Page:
WASHINGTON — It’s time to get your ice bucket challenge on. In Round 2 of the ALS ice bucket challenge, the new mantra is, “Every August until a cure.”
Major League Baseball is taking the challenge. The goal is 30 teams in 30 days, hitting every ballpark across the country during the month, with each major league team accepting the challenge from the team before them.
Washington Nationals players Tanner Roark, Danny Espinosa and their wives took the Ice Bucket Challenge on Aug. 4, accepting the challenge from the Houston Astros. The Racing Presidents, along with Screech, the Nats mascot, helped dump ice water over the heads of the players and the their wives, who then challenged the Los Angeles Angels.
“We’re extremely grateful to Major League Baseball for stepping up this year and supporting the ALS Ice Bucket Challenge,” said Brian Frederick, chief of staff at the ALS Association in Washington, D.C.
Major League Baseball (MLB) has a long history with ALS (Amyotrophic lateral sclerosis) because of Lou Gehrig,” Frederick said. ALS is often called Lou Gehrig’s disease. Gehrig was a Hall of Fame MLB player who played first base for the New York Yankees (1923-1939). He was diagnosed with ALS in 1939 and died in 1941.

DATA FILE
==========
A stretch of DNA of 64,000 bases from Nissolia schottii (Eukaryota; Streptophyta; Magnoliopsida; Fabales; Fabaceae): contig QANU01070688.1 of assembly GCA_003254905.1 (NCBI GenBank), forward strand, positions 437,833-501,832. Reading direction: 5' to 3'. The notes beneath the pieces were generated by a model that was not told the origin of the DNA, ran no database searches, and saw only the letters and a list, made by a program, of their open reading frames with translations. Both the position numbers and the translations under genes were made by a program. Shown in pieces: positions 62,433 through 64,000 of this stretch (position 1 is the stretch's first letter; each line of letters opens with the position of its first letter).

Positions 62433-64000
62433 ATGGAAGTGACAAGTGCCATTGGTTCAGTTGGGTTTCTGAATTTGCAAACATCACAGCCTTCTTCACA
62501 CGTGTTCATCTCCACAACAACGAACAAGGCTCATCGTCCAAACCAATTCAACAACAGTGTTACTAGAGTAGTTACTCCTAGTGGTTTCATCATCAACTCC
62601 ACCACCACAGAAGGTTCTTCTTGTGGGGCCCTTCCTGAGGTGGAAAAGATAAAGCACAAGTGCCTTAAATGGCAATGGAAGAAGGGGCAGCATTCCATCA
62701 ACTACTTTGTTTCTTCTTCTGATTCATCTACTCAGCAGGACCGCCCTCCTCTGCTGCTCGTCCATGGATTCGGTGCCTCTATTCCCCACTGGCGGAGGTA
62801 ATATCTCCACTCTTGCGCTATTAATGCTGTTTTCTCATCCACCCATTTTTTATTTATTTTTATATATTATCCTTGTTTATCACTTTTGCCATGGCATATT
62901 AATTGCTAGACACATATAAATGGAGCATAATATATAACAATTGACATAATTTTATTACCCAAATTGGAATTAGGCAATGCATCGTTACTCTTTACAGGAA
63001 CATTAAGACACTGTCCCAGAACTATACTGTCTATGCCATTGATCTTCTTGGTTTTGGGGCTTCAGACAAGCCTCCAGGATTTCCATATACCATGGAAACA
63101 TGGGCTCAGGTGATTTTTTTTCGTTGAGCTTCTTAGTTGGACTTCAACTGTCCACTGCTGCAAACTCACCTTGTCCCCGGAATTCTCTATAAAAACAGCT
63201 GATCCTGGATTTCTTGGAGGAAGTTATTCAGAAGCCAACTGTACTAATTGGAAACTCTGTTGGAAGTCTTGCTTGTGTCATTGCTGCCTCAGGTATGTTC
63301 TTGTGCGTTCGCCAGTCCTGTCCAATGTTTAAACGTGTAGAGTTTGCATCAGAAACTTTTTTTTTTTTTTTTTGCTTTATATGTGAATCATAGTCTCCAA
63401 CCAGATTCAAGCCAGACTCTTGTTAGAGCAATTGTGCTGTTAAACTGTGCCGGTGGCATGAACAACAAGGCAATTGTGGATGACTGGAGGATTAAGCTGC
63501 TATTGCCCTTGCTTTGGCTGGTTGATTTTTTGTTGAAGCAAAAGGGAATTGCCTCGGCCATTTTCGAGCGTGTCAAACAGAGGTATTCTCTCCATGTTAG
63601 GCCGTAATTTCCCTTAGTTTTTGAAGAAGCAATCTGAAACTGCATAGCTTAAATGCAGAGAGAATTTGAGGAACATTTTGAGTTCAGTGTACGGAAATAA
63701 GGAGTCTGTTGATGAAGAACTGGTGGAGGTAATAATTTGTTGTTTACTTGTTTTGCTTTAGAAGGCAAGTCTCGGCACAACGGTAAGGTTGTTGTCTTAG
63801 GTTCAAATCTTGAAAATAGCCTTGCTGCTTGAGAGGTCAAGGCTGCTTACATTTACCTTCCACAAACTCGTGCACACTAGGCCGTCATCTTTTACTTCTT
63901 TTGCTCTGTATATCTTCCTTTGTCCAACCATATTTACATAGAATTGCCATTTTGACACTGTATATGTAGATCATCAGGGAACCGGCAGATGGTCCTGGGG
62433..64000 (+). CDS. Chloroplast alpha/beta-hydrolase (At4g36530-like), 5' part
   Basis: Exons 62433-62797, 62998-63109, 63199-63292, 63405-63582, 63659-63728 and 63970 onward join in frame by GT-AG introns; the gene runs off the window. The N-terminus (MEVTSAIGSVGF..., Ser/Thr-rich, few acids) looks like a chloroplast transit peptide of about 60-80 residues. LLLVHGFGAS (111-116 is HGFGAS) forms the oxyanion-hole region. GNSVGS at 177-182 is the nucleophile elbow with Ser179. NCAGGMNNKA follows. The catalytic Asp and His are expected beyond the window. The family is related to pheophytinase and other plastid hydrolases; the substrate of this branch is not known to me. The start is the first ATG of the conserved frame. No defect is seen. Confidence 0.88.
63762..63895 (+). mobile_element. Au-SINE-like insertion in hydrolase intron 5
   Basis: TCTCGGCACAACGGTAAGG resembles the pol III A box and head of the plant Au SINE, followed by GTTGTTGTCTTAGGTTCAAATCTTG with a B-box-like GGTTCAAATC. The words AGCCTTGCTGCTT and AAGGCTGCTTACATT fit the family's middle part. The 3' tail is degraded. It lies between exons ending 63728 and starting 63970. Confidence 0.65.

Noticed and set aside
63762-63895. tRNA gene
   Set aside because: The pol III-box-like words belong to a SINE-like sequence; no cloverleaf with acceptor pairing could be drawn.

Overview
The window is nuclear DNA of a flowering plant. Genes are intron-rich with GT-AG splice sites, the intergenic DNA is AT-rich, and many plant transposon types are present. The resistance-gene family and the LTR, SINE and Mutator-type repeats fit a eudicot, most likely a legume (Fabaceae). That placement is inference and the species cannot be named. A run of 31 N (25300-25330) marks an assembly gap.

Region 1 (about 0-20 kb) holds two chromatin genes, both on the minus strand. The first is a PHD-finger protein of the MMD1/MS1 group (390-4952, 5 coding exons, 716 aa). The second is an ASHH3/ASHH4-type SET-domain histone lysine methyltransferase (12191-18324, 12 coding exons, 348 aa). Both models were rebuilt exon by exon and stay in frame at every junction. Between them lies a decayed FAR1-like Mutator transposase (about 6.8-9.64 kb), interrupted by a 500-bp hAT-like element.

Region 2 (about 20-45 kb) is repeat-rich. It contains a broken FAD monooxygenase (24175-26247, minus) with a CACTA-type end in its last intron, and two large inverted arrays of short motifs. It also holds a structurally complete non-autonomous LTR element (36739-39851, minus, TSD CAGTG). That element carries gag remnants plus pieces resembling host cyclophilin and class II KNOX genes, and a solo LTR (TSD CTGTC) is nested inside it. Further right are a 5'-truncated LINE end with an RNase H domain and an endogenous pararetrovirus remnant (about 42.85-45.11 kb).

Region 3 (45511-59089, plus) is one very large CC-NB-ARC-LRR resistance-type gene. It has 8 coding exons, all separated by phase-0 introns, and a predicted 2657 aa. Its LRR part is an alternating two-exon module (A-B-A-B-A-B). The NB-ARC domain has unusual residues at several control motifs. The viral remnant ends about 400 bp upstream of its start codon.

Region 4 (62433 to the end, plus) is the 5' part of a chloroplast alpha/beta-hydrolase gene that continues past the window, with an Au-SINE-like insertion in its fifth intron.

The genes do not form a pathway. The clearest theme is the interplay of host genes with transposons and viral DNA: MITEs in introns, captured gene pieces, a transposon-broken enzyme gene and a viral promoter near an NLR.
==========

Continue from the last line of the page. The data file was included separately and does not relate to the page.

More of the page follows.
Frederick said that last summer’s ice bucket challenge became a global phenomenon raising $220 million dollars around the world and $115 million dollars in the U.S.
“That’s enabled us to triple the amount of money we spend on ALS research and increase funding for our certified treatment centers of excellence for people living with ALS,” Frederick said. He added that bringing a new treatment to market could cost a couple billion dollars.
“So we’re really hopeful that people will take round two and get involved cause we still have a long way to go to in this fight,” Frederick said.
ALS is a progressive nervous system disease that’s fatal. It leads to paralysis and death within two to five years of being diagnosed. There’s no cure and only one drug (with FDA approval) that slightly extends a person’s life. The ALS association said it is not sure why, but veterans are two-times more likely to develop the disease compared with the general public.